“The regeneration plan from the figures we have available is short of some 8,535 car parking spaces, even ignoring the likely 30 per cent more rail commuters attracted by Crossrail,” said the spokesman.
“This translates into a bill of at least £170m, possibly rising to £256m if underground parking is provided.
“Ensuring the council gets the right deal on redevelopment means car parking must be ade-quate and provided by the developers and not left to be solved later at a cost to the council tax payer.”
How the plans all fit together
The Maidenhead & Cox Green Neighbourhood Plan, once finalised and adopted, will sit between the Area Action Plan for the town centre and the emerging RBWM-wide Borough Local Plan.
It will have equal weight in planning decisions (and appeals).
Having a Neighbourhood Plan in place for Maidenhead is important, because of the major expansion being proposed for the town – nearly 10,000 new homes: about a 45 per cent increase – until 2033.
Additional planning policies, tailored specifically for Maidenhead, will influence planning decisions for years to come and will help shape the way the town evolves.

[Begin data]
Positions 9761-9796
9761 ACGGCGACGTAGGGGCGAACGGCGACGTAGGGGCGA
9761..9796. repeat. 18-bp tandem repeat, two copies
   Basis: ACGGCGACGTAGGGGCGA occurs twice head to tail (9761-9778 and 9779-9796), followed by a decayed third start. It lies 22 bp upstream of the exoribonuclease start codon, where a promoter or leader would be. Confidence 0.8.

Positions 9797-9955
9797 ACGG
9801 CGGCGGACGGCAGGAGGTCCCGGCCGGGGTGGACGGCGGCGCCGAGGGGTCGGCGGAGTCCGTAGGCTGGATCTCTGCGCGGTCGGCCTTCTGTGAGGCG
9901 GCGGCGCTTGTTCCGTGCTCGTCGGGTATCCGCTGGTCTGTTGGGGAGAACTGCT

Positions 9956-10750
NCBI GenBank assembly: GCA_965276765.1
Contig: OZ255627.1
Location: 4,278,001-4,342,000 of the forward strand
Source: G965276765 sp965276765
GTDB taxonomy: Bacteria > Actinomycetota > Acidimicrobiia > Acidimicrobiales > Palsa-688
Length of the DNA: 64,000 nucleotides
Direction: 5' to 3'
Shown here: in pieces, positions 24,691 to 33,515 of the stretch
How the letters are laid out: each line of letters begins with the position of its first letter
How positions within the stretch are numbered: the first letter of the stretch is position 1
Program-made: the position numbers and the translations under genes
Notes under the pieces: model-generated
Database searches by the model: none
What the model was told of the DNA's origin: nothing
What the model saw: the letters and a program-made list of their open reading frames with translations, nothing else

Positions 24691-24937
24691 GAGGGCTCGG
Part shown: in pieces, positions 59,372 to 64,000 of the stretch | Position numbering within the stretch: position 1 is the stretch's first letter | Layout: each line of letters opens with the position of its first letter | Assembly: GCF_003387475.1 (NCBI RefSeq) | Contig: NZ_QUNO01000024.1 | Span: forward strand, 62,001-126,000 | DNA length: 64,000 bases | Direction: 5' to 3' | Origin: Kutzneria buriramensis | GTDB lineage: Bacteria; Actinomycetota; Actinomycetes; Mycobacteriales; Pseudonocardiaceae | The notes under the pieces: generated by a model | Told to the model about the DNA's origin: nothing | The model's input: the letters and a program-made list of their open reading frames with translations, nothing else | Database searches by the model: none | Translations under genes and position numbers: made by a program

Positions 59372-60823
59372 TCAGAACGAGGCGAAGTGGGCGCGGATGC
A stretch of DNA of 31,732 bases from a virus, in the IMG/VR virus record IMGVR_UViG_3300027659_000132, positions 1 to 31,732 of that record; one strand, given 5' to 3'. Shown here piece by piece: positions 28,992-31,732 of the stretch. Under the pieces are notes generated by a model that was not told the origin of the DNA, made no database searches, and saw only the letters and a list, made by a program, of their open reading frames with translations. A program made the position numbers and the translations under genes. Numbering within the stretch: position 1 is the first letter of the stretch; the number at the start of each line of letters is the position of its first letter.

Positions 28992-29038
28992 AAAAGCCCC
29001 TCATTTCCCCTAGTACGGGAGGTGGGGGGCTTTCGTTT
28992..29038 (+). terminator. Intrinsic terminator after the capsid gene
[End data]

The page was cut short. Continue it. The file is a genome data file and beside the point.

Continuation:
Many readers will be familiar with the work of the group, which held a public display of its plans at the Friends of Maidenhead unit in the Nicholsons Centre last year.
Next steps for the local plan
The Borough Local Plan is a blueprint for development until 2033, allocating sites for housing, business and leisure development.
The final version of the local plan is being drawn up following the consultation over Christmas. This final plan version will then go out for a further six-week consultation.
But crucially, this will only be about the legal and technical soundness of the plan – not what’s actually in it. It will then be submitted to the Secretary of State for Communities and Local Government in the summer for approval. This will be followed by an ‘examination in public’ later in the year, after which the plan will be adopted.